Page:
Two years ago, I got a chance to practice media literacy education in a Chinese high school. Based on the preliminary survey among these high school students, they are involved in popular culture, but do not care news much. News is an important channel for high school students to know the world and participate in social affairs. Therefore, we (the research team) plan to take them to focus on studying news. The purpose is to help students to access to news information, analyze and evaluate news information and communicate news in various situations. Studying news information is a way to cultivate citizenship, helping them to involve in social activities. Media literacy education is taken as liberal education in the school, and news is the main topic through the course. For news information, the main analytical framework for the course is:

Who (person and agency) produce the piece of news?

How many information sources are used in the piece of news?

Are these sources independent?

Which are reliable sources and which are not? Why?

How do you rewrite the piece of news if you were a journalist?

During the course, it takes activity-based learning for students. There are a lot of news examples that we can use for students activities. They are often divided into different groups to discuss some current issues, to present their news production and so on. Right or wrong is not the final answer for their discussion in the classroom. They have to provide logical and rational analysis for their opinions instead of offering a conclusion. Besides the classroom learning, students visited newspaper agency and TV station to get direct perception toward news production. With two rounds of practice, students show great interest in studying news. For media literacy education, it is expected that students could communicate news information in various situation. However, the time for the course is very limited. There are just six sessions for each class. In the later practice, we wish it could extend to news communication and production, particularly with we-media like twitter.

Author: Ms. XU Wen

XU Wen

Research Fellow, Institute of Higher Education, Communication University of China

Research interest: media literacy, comparative education and higher education

Issue 45 “Communicating in an Ageing World” is out!

45  Comunicar 45 “Communicating in an Ageing World” has been recently published. The Journal has also  a monographic section and a wide variety of items in its miscellaneous section. All articles are available full text and free of charge on our official website.

01 Uses and Gratifications of Computers in South African Elderly PeopleTanja Bosch, Ciudad del Cabo (South Africa) | Bronwyn Currin, Ciudad del Cabo (South Africa)

02 Use, Consumption and Knowledge of New Technologies by Elderly People in France, United Kingdom and Spain Cristina González, Castellón (Spain) | Carlos Fanjul, Castellón (Spain) | Francisco Cabezuelo, Valladolid (Spain)

03 Internet and the Elderly: Enhancing Active Ageing Carmen Llorente, Madrid (Spain) | Mónica Viñarás, Madrid (Spain) | María Sánchez, Madrid (Spain)

04 Active Ageing and Access to Technology: An Evolving Empirical Study Raquel Casado, Burgos (Spain) | Fernando Lezcano, Burgos (Spain) | María José Rodríguez, Salamanca (Spain)

05 New Elders, Old Divides: ICTs, Inequalities and Well Being amongst Young Elderly Italians Fausto Colombo, Milán (Italy) | Piermarco Aroldi, Milán (Italy) | Simone Carlo, Milán (Italy)

06 From Digital Divide to Psycho-digital Divide: Elders and Online Social Networks Begoña Peral, Sevilla (Spain) | Jorge Arenas, Sevilla (Spain) | Ángel Francisco Villarejo, Sevilla (Spain)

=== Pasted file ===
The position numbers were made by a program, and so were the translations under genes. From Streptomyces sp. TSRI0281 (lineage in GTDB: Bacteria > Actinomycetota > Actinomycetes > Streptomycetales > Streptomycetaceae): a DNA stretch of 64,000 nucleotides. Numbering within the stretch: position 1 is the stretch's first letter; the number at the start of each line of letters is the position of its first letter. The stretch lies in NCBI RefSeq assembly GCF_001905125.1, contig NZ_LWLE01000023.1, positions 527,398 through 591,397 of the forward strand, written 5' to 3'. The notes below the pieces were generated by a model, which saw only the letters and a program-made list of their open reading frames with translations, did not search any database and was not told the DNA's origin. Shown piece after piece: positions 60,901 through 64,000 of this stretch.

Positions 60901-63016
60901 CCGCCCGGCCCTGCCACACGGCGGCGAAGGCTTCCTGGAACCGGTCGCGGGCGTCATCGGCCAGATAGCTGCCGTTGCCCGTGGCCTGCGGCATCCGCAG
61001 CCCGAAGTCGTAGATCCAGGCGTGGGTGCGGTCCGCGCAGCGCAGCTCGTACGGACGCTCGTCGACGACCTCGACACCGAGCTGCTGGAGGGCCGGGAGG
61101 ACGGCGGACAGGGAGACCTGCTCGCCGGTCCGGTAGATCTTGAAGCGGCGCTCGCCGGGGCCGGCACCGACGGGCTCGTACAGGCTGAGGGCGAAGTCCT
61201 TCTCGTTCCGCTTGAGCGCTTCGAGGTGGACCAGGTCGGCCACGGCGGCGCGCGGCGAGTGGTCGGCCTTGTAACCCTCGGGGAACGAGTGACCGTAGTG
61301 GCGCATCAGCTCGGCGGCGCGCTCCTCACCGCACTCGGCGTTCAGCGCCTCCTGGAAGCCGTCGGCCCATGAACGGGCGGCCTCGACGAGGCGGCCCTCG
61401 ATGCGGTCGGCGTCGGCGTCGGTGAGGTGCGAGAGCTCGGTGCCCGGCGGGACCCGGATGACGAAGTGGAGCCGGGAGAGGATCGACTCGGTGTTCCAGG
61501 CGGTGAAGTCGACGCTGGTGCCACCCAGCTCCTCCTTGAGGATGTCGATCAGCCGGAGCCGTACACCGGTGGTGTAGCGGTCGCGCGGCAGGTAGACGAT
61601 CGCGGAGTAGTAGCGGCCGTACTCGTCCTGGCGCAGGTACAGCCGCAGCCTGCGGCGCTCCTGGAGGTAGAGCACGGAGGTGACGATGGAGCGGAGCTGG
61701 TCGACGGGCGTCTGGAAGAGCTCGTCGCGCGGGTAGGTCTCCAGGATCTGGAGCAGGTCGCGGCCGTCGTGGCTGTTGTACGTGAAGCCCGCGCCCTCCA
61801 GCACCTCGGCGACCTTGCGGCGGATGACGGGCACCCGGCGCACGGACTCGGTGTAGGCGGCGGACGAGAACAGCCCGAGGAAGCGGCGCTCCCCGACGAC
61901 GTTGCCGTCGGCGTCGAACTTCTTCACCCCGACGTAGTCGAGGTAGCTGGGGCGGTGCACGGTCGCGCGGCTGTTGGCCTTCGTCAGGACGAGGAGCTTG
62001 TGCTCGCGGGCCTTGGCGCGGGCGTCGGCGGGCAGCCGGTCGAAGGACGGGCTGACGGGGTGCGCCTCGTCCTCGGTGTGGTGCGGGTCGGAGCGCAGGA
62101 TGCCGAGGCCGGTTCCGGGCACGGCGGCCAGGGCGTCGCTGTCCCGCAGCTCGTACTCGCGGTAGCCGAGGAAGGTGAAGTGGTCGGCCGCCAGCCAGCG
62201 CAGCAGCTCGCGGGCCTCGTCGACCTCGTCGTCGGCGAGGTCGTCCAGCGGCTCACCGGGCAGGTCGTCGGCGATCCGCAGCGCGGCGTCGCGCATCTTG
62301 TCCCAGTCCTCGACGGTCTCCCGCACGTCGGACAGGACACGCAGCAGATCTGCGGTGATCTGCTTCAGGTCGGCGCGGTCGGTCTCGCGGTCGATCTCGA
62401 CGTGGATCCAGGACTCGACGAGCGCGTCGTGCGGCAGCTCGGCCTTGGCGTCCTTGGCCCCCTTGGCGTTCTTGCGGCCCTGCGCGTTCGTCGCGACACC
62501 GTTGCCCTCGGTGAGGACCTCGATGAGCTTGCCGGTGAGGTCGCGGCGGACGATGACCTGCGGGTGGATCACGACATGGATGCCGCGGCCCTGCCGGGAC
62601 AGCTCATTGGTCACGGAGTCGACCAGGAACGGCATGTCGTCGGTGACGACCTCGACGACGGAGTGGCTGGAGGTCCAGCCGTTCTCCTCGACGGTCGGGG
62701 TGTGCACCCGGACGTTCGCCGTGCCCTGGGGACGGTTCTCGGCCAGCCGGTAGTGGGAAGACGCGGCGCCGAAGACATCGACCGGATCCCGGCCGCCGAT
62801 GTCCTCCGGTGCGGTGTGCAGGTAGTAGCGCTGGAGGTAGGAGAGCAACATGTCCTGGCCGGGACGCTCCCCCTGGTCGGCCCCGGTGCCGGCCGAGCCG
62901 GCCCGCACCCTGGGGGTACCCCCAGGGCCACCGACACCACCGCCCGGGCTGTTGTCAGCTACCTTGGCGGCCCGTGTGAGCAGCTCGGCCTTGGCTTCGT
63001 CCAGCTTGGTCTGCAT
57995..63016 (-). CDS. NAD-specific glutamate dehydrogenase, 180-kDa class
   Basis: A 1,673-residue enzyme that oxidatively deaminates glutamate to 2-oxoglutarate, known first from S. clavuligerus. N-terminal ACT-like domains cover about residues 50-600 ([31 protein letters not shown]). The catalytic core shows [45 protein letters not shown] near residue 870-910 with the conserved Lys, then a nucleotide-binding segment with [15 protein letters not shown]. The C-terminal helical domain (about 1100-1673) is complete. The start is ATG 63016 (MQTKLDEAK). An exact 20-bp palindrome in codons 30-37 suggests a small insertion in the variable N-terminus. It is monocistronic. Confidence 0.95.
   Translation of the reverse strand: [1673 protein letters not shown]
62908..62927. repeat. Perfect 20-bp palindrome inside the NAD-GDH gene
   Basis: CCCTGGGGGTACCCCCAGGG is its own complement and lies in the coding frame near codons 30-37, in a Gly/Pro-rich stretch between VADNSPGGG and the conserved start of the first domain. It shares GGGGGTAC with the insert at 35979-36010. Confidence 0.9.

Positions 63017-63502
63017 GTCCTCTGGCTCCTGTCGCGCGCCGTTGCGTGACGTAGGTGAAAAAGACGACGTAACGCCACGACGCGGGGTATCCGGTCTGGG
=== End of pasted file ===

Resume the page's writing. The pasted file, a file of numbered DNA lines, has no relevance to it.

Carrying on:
07 A Mobile Augmented Reality Assistive Technology for the Elderly Rafael Saracchini, Burgos (Spain) | Carlos Catalina, Burgos (Spain) | Luca Bordoni, Ancona (Italy)

08 EyeTracker Technology in Elderly People: How Integrated Television Content is Paid Attention to and Processed Elena Añaños, Barcelona (Spain)

09 Design Patterns to Enhance Accessibility and Use of Social Applications for Older Adults Huizilopoztli Luna, Zacateca (Mexico) | Ricardo Mendoza, Aguascalientes (Mexico) | Francisco Javier Álvarez, Aguascalientes (Mexico)

10 Using Technology to Connect Generations: Some Considerations of Form and Function Mariano Sánchez, Granada (Spain) | Matthew Kaplan, State College (United States) | Leah Bradley, Rockville (United States)

11 The framework of Media Education and Media Criticism in the Contemporary World: The opinion of International Experts Alexander Fedorov, Rostov (Russian Federation) | Anastasia Levitskaya, Taganrog (Russian Federation)

12 University Teaching with Digital Technologies Carlos Marcelo, Sevilla (Spain) | Carmen Yot, Sevilla (Spain) | Cristina Mayor, Sevilla (Spain)

13 Mexican Children and American Cartoons: Foreign References in Animation Elia Margarita Cornelio, Villahermosa (Mexico)

14 ICT Leadership in Higher Education: A Multiple Case Study in Colombia Gary Cifuentes, Bogotá (Colombia) | Ruben Vanderlinde, Gantes (Belgium)

15 Spanish Journalists and the Loss of News Quality: Professional Judgements Josep Lluis Gómez, Valencia (Spain) | Juan Francisco Gutiérrez, Málaga (Spain) | Dolors Palau, Valencia (Spain)

16 Primary Teachers’ Technological, Pedagogical and Content Knowledge Rosabel Roig, Alicante (Spain) | Santiago Mengual, Valencia (Spain) | Patricia Quinto, Indianápolis (United States)

17 ICT Use and Parental Mediation Perceived by Chilean Children Llarela Berríos, Santiago (Chile) | María Rosa Buxarrais, Barcelona (Spain) | María Soledad Garcés, Santiago (Chile)

18 Children’s Exposure to Advertising on Games Sites in Brazil and Spain Daniel Marti, Vigo (Spain) | Pâmela Saunders, Ceará (Brazil)

19 Telecommunication Industry Contributions to Child Online Protection Mónica Recalde, Pamplona (Spain) | Charo Sádaba, Pamplona (Spain) | Elena Gutiérrez, Pamplona (Spain)

20 Information Literacy Grade of Secondary School Teachers in Spain – Beliefs and Self-Perceptions Juan Francisco Álvarez, Tarragona (Spain) | Mercè Gisbert, Tarragona (Spain)